Controlled response selection benefits explicit, but not implicit sequence learning


Abrahamse, E.L. and Jiménez, L. and Deroost, N. and Broek, E.L. van den and Clegg, B.A. (2010) Controlled response selection benefits explicit, but not implicit sequence learning. In: E.L. Abrahamse (Ed.), Serial action and perception. University of Twente, Enschede, the Netherlands, pp. 131-154. ISBN 9789036529808

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Abstract:In two experiments with the serial reaction time task the effect of response selection processes on sequence learning was examined by manipulating stimulus-response compatibility between training groups. In Experiment 1 participants were first trained with either compatible or incompatible stimulus-response mapping. Then, to dissociate effects on sequence learning versus sequence performance, transfer across stimulus-response compatibilities was measured in order to allow comparison of sequence learning under similar conditions. Surprisingly, the data from the training phase showed that sequence learning was better with compatible than incompatible stimulus-response mapping. The divergent nature of this finding from those observed in previous studies (e.g., Deroost & Soetens, 2006b; Koch, 2007) was hypothesized to indicate that explicit but not implicit sequence learning is affected by stimulus-response compatibility. Experiment 2 supported this notion as stimulus-response compatibility did not affect sequence learning while employing a complex probabilistic sequence, known to produce very limited explicit sequence knowledge.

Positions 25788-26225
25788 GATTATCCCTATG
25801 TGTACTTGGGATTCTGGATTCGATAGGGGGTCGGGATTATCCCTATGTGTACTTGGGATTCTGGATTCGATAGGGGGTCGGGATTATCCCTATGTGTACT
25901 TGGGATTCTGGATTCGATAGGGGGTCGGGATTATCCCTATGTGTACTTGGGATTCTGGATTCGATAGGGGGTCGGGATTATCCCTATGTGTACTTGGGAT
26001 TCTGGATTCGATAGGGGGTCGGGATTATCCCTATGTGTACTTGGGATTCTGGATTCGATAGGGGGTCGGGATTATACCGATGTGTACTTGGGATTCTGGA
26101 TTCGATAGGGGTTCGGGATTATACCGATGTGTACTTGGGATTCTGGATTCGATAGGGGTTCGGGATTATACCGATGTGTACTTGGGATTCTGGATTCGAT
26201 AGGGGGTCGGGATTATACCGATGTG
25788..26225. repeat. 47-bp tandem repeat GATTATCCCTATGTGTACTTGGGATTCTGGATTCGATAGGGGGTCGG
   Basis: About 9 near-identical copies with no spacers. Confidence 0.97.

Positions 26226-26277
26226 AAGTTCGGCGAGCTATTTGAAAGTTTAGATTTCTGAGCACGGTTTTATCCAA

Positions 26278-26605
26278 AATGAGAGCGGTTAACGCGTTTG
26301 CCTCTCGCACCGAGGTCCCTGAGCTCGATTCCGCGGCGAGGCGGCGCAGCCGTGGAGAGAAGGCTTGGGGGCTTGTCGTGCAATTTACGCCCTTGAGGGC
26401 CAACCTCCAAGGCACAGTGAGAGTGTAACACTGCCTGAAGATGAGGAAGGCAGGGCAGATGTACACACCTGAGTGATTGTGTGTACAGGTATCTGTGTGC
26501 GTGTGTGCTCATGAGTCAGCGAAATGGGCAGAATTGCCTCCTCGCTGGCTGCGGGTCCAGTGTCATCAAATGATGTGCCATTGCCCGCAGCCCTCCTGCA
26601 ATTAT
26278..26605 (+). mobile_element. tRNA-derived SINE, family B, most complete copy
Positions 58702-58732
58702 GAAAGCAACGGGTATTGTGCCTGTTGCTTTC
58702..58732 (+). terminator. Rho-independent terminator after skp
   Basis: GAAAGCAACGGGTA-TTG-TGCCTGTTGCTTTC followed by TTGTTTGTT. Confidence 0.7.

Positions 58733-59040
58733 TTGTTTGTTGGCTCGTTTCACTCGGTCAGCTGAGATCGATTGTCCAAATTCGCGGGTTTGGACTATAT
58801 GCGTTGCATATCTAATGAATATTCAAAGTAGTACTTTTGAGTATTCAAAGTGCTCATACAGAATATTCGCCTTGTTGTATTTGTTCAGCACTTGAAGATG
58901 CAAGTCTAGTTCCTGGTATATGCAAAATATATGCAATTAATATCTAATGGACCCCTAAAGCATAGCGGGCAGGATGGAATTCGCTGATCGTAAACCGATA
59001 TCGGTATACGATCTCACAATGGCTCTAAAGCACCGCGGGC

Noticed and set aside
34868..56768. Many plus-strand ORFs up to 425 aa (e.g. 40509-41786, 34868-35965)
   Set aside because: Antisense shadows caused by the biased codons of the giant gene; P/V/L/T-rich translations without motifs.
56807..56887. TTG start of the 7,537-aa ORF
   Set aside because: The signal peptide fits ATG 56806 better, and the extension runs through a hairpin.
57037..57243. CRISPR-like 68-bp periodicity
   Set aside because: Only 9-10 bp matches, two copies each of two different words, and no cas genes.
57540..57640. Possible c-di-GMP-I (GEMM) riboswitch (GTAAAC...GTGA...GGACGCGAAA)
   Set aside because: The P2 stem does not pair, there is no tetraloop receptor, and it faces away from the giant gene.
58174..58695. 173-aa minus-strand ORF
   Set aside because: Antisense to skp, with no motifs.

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Electrical Engineering, Mathematics and Computer Science (EEMCS)
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